5X5 Episode 67
|5X5 Episode 67|
|30th April 2009|
|5X5 66||5X5 68|
|S: Steven Novella|
|R: Rebecca Watson|
|B: Bob Novella|
|J: Jay Novella|
|E: Evan Bernstein|
Skepticism 101 - Special Pleading
You're listening to the Skeptics' Guide 5x5, five minutes with five skeptics, with Steve, Jay, Rebecca, Bob and Evan.
S: This is the SGU 5X5 and tonight we're talking about special pleading. Special pleading is a fallacious form of argument in which someone defends a proposition, a claim, or a position from possible criticism by coming up with a special exception or reason to explain all contradicting evidence or the lack of any evidence for the claim that they're making.
R: Steve, before we go any further, I know that normally on 5X5 each of us is supposed to contribute something of merit, but I think that tonight I should be exempted from that because my throat is just a little sore and also because I'm a special snowflake.
J: (laughs) Special snowflake!
S: You're a special snowflake?
E: (laughs) I mean, what I'm reminded of is when Randi challenges people to take his million dollar challenge and they step up to the plate and they actually get to the point of performing the test and it turns out that they fail in the test every time it's done, that's when the special pleading kicks in. "Oh well, the stars weren't aligned correctly," or "the skeptics in the room were giving off negative vibrations, and therefore I couldn't accomplish my paranormal feat."
J: Yeah, that's one of my favorite ones; that's great. In a way it's like they're casting an immunity [spell] on their belief or their claim, saying that "you can't judge this because of x, y and z," and in that case there's no way to test it. And anything that is untestable is typically used for special—typically, special pleading is used to make excuses for it.
S: Right, so with enough special pleading you can eventually render any claim unfalsifiable because you're saying, "any way that there is to falsify this notion, there is this arbitrary reason why it doesn't work."
B: Yeah, they're trying to hand out a "get out of jail free" card in order for people to swallow what they're trying to sell. It just doesn't work. Science doesn't work that way.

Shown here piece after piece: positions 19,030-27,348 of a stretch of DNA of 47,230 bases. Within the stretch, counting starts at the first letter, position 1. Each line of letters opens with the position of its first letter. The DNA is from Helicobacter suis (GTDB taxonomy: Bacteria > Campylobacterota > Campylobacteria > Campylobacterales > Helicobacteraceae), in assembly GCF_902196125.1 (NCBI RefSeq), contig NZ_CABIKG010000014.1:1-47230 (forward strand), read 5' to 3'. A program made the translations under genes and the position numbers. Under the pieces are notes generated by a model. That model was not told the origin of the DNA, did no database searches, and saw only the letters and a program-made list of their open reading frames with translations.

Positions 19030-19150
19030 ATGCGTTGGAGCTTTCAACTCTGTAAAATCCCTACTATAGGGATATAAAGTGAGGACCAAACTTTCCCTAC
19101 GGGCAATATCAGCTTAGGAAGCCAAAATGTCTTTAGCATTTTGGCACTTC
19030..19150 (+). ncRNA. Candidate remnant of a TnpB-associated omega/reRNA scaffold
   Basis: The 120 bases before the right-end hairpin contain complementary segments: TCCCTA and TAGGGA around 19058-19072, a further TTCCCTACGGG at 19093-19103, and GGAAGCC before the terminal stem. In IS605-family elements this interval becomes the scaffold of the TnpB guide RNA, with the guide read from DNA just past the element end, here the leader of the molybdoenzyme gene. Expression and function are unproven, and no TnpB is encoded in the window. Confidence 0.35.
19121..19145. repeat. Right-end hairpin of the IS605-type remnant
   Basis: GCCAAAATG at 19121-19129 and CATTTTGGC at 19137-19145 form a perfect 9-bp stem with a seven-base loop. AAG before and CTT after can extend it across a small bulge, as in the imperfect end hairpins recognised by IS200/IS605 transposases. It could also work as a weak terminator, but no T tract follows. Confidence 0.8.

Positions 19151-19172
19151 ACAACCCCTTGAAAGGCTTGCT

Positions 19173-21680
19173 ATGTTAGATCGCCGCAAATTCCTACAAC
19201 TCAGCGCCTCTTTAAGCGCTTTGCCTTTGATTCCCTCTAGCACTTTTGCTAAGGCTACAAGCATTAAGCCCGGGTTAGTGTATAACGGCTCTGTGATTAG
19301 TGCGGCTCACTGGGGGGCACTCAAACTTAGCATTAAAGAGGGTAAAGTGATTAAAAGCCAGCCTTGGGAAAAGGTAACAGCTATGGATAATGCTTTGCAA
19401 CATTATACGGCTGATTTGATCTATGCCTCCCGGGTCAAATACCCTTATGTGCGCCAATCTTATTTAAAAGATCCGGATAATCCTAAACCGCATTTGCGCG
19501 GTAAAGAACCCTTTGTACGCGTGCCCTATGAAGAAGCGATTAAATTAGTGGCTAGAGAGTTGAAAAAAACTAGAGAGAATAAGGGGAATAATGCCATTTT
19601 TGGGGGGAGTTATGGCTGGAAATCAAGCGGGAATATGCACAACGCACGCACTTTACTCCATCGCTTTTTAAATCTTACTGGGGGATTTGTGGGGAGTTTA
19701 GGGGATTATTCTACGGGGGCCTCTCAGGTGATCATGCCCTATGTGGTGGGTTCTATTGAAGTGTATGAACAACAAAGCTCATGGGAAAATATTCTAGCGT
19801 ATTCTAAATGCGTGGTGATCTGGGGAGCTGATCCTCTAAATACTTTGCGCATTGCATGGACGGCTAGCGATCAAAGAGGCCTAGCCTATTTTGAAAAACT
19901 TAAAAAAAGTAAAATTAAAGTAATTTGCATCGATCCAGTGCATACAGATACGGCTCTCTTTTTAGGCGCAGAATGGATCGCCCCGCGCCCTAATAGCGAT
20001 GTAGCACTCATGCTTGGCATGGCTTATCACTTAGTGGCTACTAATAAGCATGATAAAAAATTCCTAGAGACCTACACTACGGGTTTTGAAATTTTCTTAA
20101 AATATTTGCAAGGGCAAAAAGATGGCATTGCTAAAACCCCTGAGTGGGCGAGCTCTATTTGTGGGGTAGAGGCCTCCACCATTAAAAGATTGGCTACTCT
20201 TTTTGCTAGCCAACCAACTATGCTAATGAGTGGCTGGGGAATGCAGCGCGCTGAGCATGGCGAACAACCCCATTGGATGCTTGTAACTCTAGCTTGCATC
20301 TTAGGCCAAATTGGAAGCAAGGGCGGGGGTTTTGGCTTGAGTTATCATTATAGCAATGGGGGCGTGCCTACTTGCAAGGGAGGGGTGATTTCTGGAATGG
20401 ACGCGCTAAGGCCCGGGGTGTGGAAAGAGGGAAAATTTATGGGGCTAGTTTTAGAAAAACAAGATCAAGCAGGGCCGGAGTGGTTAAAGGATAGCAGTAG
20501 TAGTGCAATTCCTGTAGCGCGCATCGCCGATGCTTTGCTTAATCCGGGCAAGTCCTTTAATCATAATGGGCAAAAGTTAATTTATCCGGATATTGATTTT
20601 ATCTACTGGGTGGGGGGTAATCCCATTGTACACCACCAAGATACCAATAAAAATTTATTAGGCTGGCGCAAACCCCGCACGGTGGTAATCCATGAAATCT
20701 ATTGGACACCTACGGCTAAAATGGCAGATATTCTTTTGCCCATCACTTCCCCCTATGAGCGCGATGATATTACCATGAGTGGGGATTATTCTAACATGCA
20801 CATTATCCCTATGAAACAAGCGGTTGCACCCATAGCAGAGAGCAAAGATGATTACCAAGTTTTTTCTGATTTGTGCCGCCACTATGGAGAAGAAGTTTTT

S: Yeah, but you know, there is sometimes superficial similarities to ways science does proceed, and oftentimes we get questions to the effect of "well, why isn't this scientific process the same thing as special pleading?" Like for example, if a scientist has a hypothesis, he does a study and it comes out negative, it falsifies his hypothesis or he doesn't get the results that he or she thought they were going to get, then he may come up with another hypothesis as for why that was. Why didn't the experiment work out the way that was predicted. That's not special pleading, that's just generating—
B: But you test that.
S: Yeah, but then you have to test it, that's the key. It's that—
S: —you're not just coming up with an excuse for lack of evidence or for contradictory evidence; you're coming up with yet another hypothesis that in and of itself needs to be falsifiable and testable. So that's OK, it's OK to have a chain. It's also OK to bring up factors that are known to exist. That's not special pleading either if you know that there is some effect or some force at work, and that that could confound an observation or a study. Then it's OK to invoke that. Again, you should still put all your ducks in a row; test your specific explanation. But when special pleading really becomes fallacious is when new things are made up as needed—so-called post hoc or ad-hoc rationalization—for each case, in order to explain away the lack of evidence.
R: Right, the best way to tell special pleading is when someone is coming up with an exception to a rule that is completely irrelevant.
J: Yeah, one of the most famous examples of special pleading would be Carl Sagan's invisible dragon. Like, a good example would be that Carl Sagan says, "well, did you know that I have a dragon?" And you say, "yeah, well where is it?" And he goes, "well, the dragon is invisible." "Oh yeah, well let me go over and try to touch it." "Well, I'm the only one that can actually touch the dragon." "OK, well, let me put some powder on the floor and see its footprints." "Well, it's levitating." You know, so any time you throw another question out there to validate the claim, another excuse is given to make it so you can't test against it.
S: Right, and that's an obvious example to illustrate the point. But special pleading is often much more subtle when employed by defenders of various pseudo-sciences like people who think that UFOs are extraterrestrial space craft. We might ask "well how come there isn't one completely in-focus unambiguous photo or video of something that can't be anything other than a sophisticated space craft?" And then they say, "well, the aliens only want to give us a glimpse, they don't want to reveal themselves unambiguously." OK, they just made that up to explain away the lack of evidence. But that is what we encounter quite frequently.
S: SGU 5x5 is a companion podcast to the Skeptics' Guide to the Universe, a weekly science podcast brought to you by the New England Skeptical Society in association with skepchick.org. For more information on this and other episodes, visit our website at www.theskepticsguide.org. Music is provided by Jake Wilson.